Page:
The result of all of this is that the ECB now holds roughly all of the Greek debt; some Eur 300 billion worth. Due to how TARGET2 works Germany is probably on the hook for something like 80 billion of this, the single largest share, with the rest spread around. What should have happened back when this began and the liability was half that amount was for the banks to be forced to eat it; this would have severely damaged or even bankrupted a number of them, but it would have been both over and half the size it is today.

The precept that a bunch of bankers can dictate public policy has always been obscene. We saw this here in the 2008 timeframe and nobody has done a damn thing about it in the United States since; it has been in play in Europe in the same form and fashion. In fact the same sort of frauds are part and parcel of how that entire business operates; it was the foundation of the 2000 Internet bubble, the 2007/08 housing bubble and now it's the foundation of so-called "liquidity" rallies in various asset prices worldwide. The "gotcha" is that the harm done in the form of this emission of credit cannot be prevented; it can only be hidden through various lies that, as they are relied upon, quite-arguably meet any rational definition of fraud.

We in America have refused to call "BS!" on this and demand it stop. We're the fools; the Greeks have finally, it would appear, had enough of it. They elected a government on the mandate to put a stop to it and the banksters attempted to coerce that government into ignoring their mandate. That government has wisely chosen to put the question to the people, perhaps out of the perception that there is a literal noose waiting for all of them should they go back on their promise without the explicit consent of the public."
Related:
"Bank Holiday: Greek Banks and Stock Market Shut Until July 7; Capital Controls Imposed"

"Greece Takes A Bank Holiday To Curb Panic"
- http://www.sbs.com.au/

"Greece: Reality Bites HARD"
-http://market-ticker.org/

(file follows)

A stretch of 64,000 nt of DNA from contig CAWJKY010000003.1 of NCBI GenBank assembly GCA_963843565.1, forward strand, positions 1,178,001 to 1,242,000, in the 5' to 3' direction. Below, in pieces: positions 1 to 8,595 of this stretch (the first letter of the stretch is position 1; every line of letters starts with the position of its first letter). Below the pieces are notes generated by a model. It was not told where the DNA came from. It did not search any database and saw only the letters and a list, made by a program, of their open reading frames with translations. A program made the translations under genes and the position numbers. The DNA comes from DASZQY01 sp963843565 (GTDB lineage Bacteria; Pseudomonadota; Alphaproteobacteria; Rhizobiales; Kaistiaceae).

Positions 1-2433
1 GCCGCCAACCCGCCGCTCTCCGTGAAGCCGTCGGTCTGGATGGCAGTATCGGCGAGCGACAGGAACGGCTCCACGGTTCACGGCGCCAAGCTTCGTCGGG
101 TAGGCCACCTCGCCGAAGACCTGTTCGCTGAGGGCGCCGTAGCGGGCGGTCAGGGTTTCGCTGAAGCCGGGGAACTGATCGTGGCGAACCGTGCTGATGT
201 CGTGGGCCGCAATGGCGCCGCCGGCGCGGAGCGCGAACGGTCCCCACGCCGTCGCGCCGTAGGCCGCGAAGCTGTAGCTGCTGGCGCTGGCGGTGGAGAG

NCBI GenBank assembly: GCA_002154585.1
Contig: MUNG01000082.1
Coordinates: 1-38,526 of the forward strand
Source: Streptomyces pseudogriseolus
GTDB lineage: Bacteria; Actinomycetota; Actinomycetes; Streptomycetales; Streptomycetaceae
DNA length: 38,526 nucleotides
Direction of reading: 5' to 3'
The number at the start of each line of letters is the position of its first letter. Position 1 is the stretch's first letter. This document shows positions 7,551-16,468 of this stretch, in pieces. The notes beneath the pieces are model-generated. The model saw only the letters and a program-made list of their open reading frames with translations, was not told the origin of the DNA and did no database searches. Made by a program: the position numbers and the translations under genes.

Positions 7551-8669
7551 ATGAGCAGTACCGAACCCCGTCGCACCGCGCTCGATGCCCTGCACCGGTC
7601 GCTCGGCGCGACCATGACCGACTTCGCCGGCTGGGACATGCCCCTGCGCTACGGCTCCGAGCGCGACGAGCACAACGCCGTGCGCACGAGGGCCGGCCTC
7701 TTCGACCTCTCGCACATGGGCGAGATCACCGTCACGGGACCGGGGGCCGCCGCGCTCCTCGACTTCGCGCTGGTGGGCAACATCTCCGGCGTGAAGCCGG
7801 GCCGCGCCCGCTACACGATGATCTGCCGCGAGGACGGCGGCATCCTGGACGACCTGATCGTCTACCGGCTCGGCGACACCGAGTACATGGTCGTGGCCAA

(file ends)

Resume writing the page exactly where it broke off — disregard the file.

Folks, globalization of the banking system means they're ALL interlocked and interconnected. They, including the American banks, will all come tumbling down causing a total economic collapse of incredible proportions, and truly horrifying consequences. But yes, I know, that could never happen here...
- CP

Sunday, June 28, 2015

Musical Interlude: Chuck Wild, "Liquid Mind: Ambience Minimus - Shadows of White"

Music by Chuck Wild, "Liquid Mind: Ambience Minimus - Shadows of White"
 Images courtesy of the Solar Dynamics Observatory, Goddard Space Flight Center,
 The Hubble Space Telescope, European Southern Observatory, ESA and NASA.
- http://www.youtube.com/watch?v=N2zu1gf9Pus&feature=g-vrec

The Poet: David Whyte, "In the Beginning"

"In the Beginning"

"Sometimes simplicity rises
like a blossom of fire
from the white silk of your own skin.
You were there in the beginning
you heard the story, you heard the merciless
and tender words telling you where you had to go.
Exile is never easy and the journey
itself leaves a bitter taste. But then,
when you heard that voice, you had to go.
You couldn't sit by the fire, you couldn't live
so close to the live flame of that compassion
you had to go out in the world and make it your own
so you could come back with
that flame in your voice, saying listen...
this warmth, this unbearable light, this fearful love...
It is all here, it is all here."

~ David Whyte